ADB is committed to providing strong support for the realization of the vision of an ecological civilization. We have been supporting Ministry of Environmental Protection (MEP) even before it became a ministry and we are having regular dialogue with MEP to strengthen our collaboration.
Climate change is another important area of our partnership. China is the world’s largest energy consumer with the largest greenhouse gas emissions of 24% of the global total. With ADB’s corporate target to double our climate financing from $3 billion a year to $6 billion by 2020, we are ready to help China “green” its economy. I would like to highlight that last year ADB approved its first policy-based loan to China of $300 million to improve air-quality in the Beijing-Tianjin-Hebei greater capital area and to reduce CO2 emissions.
Deepening and Widening the ADB–PRC Partnership
This year, as China adopted its 13th Five-Year Plan, ADB adopted its new Country Partnership Strategy (CPS) with China for 2016–2020. The new CPS presents the intention of China and ADB to further deepen and widen our partnership in four different aspects.
First, ADB aims to increase our lending to China, along with ADB’s total lending capacity. The five priority areas are (i) environmental protection and climate change, (ii) promoting regional cooperation and integration, (iii) continuing efforts for inclusive development to address poverty and inequality, (iv) promoting innovation and knowledge-led development, and (v) supporting reforms and strengthening institutions.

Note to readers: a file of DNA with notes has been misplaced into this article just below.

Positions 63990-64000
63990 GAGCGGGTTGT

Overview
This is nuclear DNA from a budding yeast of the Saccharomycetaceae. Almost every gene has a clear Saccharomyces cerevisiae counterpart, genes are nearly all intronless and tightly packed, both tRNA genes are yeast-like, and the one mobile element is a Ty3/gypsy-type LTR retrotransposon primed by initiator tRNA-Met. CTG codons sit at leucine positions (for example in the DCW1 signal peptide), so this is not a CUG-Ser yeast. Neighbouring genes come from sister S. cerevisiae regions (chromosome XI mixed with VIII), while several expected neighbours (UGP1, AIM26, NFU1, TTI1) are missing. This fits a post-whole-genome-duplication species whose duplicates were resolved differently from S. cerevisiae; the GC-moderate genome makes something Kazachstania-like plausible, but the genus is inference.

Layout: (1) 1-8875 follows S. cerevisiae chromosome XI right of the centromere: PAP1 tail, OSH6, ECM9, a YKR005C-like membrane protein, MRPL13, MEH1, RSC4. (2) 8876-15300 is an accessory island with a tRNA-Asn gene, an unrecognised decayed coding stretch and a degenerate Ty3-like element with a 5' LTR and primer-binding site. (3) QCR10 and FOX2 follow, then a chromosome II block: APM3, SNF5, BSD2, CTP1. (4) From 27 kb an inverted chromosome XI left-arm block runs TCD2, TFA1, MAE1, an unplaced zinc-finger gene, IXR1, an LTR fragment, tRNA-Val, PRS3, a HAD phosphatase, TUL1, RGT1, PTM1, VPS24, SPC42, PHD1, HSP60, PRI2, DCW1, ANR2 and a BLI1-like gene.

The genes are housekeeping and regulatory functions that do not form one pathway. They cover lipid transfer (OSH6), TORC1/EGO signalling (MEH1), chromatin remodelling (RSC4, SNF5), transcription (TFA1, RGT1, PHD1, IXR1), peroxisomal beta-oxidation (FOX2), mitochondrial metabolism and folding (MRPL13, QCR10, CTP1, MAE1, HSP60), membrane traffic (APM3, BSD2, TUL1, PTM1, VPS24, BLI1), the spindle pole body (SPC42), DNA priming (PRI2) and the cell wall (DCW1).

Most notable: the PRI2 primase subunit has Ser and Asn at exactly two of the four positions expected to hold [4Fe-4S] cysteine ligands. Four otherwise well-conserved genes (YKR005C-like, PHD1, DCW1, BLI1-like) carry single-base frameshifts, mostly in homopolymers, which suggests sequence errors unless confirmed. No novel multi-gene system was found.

Second, the new CPS presents a clear vision for deepening our partnership through knowledge. Our knowledge work in China and tacit knowledge created through our operations in China are useful to other developing countries in the region.
Third, ADB and China will work together to promote regional cooperation. We share a common goal of connectivity in transport, energy, and communications and trade facilitation across China, Central Asia, South Asia, and Southeast Asia. We will collaborate closely with China and other development partners including the newly established Asia Infrastructure Investment Bank and the New Development Bank.
Fourth, China is becoming a larger financial contributor to ADB operations. I appreciate that China has more than doubled its contributions to the Asian Development Fund, ADB’s concessional window, from $45 million to $100 million, in the recently concluded 12th replenishment negotiations. China also established the PRC Poverty Reduction and Regional Cooperation Fund at ADB in 2005, as the first China-financed trust fund in any multilateral development bank, and since then it contributed $40 million to this facility.
The theme of this year’s ADB–PRC 30th anniversary celebration is “Partnership for the Better World.” As China’s importance in the region and globally increases, so too does the importance of further deepening and widening of our partnership.
(Source: People’s Daily)